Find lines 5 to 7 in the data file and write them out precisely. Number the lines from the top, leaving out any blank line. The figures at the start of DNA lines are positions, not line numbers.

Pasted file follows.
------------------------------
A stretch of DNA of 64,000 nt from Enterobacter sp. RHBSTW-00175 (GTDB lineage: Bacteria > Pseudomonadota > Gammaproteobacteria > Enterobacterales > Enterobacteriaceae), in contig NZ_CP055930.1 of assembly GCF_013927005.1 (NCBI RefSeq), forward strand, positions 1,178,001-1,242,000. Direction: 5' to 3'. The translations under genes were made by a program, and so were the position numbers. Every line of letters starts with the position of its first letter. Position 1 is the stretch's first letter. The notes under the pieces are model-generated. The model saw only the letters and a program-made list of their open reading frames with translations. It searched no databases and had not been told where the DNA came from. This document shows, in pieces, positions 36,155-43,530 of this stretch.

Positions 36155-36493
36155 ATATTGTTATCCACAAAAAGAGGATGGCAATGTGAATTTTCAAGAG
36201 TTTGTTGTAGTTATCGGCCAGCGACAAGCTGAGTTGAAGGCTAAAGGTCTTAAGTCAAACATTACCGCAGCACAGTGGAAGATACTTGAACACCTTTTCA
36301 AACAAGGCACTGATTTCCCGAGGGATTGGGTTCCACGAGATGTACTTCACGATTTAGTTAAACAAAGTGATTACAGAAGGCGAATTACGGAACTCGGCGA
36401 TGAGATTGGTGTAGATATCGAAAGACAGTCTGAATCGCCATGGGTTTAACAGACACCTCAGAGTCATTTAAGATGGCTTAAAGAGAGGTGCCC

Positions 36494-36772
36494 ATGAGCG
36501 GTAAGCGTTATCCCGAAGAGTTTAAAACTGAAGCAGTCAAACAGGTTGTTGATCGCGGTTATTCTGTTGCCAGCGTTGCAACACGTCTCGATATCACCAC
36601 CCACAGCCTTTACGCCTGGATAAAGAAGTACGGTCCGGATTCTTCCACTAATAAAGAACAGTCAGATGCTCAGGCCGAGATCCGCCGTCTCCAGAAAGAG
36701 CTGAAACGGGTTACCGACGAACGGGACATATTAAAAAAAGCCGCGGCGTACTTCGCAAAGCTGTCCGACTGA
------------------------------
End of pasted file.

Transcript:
36301 AACAAGGCACTGATTTCCCGAGGGATTGGGTTCCACGAGATGTACTTCACGATTTAGTTAAACAAAGTGATTACAGAAGGCGAATTACGGAACTCGGCGA
36401 TGAGATTGGTGTAGATATCGAAAGACAGTCTGAATCGCCATGGGTTTAACAGACACCTCAGAGTCATTTAAGATGGCTTAAAGAGAGGTGCCC

Positions 36494-36772